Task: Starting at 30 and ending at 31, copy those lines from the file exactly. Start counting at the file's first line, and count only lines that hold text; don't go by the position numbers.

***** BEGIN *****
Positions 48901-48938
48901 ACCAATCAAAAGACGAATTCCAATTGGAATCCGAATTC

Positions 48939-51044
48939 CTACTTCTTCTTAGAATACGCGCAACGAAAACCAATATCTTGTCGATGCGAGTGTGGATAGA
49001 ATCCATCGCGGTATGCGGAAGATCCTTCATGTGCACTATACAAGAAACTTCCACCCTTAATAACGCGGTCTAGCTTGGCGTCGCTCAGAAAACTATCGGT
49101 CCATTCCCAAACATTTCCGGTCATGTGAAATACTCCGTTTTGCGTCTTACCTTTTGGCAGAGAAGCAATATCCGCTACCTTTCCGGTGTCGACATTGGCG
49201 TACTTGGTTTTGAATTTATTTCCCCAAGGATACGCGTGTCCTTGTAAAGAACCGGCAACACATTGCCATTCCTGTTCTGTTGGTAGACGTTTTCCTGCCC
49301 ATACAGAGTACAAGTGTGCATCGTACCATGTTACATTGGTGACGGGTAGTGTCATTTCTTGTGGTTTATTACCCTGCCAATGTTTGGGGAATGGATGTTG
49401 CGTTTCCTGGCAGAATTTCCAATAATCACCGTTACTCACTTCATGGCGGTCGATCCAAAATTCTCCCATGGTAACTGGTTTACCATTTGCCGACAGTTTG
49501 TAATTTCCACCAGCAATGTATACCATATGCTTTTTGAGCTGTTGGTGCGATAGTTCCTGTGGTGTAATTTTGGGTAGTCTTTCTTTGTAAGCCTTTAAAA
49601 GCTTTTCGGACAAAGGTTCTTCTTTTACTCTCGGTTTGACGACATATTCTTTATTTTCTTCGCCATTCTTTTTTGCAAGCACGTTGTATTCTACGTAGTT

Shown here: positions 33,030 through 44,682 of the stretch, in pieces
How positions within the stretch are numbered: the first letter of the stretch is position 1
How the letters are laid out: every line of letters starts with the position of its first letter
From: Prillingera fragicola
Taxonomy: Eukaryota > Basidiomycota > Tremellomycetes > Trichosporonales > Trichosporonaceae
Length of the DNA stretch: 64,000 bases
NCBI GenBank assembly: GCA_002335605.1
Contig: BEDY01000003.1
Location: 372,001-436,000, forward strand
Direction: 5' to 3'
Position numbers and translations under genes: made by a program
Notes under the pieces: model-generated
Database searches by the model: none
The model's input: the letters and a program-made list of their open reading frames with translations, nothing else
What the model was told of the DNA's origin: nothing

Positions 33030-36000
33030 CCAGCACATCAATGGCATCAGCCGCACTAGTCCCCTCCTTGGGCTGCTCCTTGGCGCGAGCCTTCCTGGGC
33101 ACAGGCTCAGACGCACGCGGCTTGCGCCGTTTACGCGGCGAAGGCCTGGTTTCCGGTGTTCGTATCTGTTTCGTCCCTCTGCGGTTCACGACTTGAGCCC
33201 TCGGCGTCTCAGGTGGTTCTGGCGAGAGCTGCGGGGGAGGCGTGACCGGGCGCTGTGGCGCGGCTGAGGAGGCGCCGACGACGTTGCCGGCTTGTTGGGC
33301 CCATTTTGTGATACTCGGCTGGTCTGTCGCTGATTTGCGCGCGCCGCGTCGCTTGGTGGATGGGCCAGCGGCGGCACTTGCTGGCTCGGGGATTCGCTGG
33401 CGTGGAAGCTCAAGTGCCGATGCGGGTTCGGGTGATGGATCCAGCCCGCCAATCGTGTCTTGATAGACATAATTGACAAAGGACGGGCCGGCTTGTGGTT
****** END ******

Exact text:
33201 TCGGCGTCTCAGGTGGTTCTGGCGAGAGCTGCGGGGGAGGCGTGACCGGGCGCTGTGGCGCGGCTGAGGAGGCGCCGACGACGTTGCCGGCTTGTTGGGC
33301 CCATTTTGTGATACTCGGCTGGTCTGTCGCTGATTTGCGCGCGCCGCGTCGCTTGGTGGATGGGCCAGCGGCGGCACTTGCTGGCTCGGGGATTCGCTGG